I have the urge to run to the bathroom
As a pelvic physical therapist one of the most common complaints I hear with continence issues is of the disruption and embarrassment caused by a frequent overwhelming urge to void. You run to the bathroom, void all of a few ounces and minutes later the urge returns. It may even be that the urge never goes away following voiding. Many women think the problem is that for some reason they are suddenly unable to fully empty their bladder hence the persistent urge however this is likely not the truth.
Your fight or flight response
The truth is for the most part this event is due largely to a protective response from your nervous system which gets started the first time you run to the bathroom feeling as though you will not make it, and it just spirals from there. I am speaking of your “fight or flight” responses. These responses are generated by a very primitive part of your nervous system- the part which is designed to protect you from harm. This part of your nervous system is designed to protect you and it will make an executive decision about whether or not you are in danger and act accordingly. So what does this have to do with bladder and/or bowel control?
Let’s start at the beginning. You get a sudden overwhelming urge to void or have a bowel movement. You have been feeling this with increasing frequency. You rush to the bathroom afraid you will not make it. The anxiousness you are feeling as you are running to the bathroom is the thing that wakes up your fight or flight system. When we become anxious about leaking before we can reach the bathroom (or in any panic situation) we change our behavior. We begin the move more quickly, in this case fearful of the embarrassment of losing control. Our breathing changes; we begin to breath more shallowly or perhaps even begin holding our breath. These changes in behavior are signals to this part of the nervous system that you might be in danger. If it thinks you are then it goes into action preparing you as quickly as possible to either outrun your danger or fight. Your nervous system begins to shut down any systems which would not be required for survival in the moment to funnel energy to your muscles and brain. So what system is more useless in a moment of perceived danger than the system which is simply holding waste scheduled for removal anyway? We all have heard stories of people who in the face of something that truly scares them emptying their bladder in the moment. Animals do the same thing. And if the situation is truly terrifying you will also empty your bowels. Rewind now to the moment you are racing to the bathroom. The more you race and the more anxious you become the more this part of your nervous system is actually trying to empty your bladder and bowels. The more you rush the less likely you are to get there without a leak.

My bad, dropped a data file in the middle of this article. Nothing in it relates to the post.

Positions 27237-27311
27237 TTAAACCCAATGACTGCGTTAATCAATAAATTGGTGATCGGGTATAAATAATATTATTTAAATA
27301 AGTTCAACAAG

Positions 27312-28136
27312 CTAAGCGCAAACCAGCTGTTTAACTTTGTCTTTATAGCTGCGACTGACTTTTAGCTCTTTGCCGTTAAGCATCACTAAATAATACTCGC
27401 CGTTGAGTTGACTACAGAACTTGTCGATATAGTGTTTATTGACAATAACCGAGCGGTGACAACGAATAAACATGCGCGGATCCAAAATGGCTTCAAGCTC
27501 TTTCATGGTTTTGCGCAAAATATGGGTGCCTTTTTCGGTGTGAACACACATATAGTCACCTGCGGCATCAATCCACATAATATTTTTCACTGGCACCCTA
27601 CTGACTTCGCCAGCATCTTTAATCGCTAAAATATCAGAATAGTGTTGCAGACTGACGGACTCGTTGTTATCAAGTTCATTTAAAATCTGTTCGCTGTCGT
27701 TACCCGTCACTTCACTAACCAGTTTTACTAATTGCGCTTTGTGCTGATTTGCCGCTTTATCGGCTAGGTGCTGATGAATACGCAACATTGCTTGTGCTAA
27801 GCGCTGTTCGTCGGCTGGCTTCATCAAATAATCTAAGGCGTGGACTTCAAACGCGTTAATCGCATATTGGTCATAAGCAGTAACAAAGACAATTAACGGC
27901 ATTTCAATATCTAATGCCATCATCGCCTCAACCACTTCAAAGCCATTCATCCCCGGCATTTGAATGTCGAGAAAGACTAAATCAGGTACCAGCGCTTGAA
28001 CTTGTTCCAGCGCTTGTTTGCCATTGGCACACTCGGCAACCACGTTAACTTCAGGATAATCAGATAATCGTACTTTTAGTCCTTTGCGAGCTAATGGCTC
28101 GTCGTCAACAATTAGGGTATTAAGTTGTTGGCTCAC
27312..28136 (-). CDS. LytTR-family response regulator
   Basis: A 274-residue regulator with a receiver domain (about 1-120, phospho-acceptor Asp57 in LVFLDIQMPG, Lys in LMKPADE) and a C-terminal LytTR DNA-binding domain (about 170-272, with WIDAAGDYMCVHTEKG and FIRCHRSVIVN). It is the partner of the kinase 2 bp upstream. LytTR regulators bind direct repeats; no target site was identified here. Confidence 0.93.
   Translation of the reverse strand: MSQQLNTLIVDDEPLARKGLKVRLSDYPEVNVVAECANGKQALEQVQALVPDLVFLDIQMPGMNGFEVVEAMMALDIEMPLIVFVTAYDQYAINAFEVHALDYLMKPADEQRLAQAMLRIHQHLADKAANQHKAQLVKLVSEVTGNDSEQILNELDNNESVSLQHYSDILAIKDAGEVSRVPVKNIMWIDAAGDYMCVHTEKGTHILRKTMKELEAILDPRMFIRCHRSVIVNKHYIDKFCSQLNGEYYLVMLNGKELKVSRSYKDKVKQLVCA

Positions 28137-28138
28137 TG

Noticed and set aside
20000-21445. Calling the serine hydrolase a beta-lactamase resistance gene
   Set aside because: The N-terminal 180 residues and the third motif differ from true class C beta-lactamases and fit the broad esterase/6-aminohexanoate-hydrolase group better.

What’s the solution?
Ideally you want to calm down, slow down and start breathing normally. The idea is to convince your nervous system that you are not in danger so it stops the preparations for fighting or fleeing. Most in the early stages of trying this strategy are not able to trust themselves to slow down and get there; at the very least you must control your breathing. Begin with taking deep slow breaths as you head to the bathroom. If you can also slow down your pace as you walk, even better. But at least breathe. As you start to trust that you can control the urge, start trying to delay heading to the bathroom. Now, pelvic floor strength is also important, but this strategy should start buying you time while you work toward gaining strength. I have had many patients with fairly weak pelvic floor muscles who were able to fully stop the frequency just by calming down, slowing down and breathing. So with these tips in mind, get going and stop going!
Written by Kathleen K Valentino, PT, Pelvic Physical Therapist at Aquacare Physical Therapy – Easton Office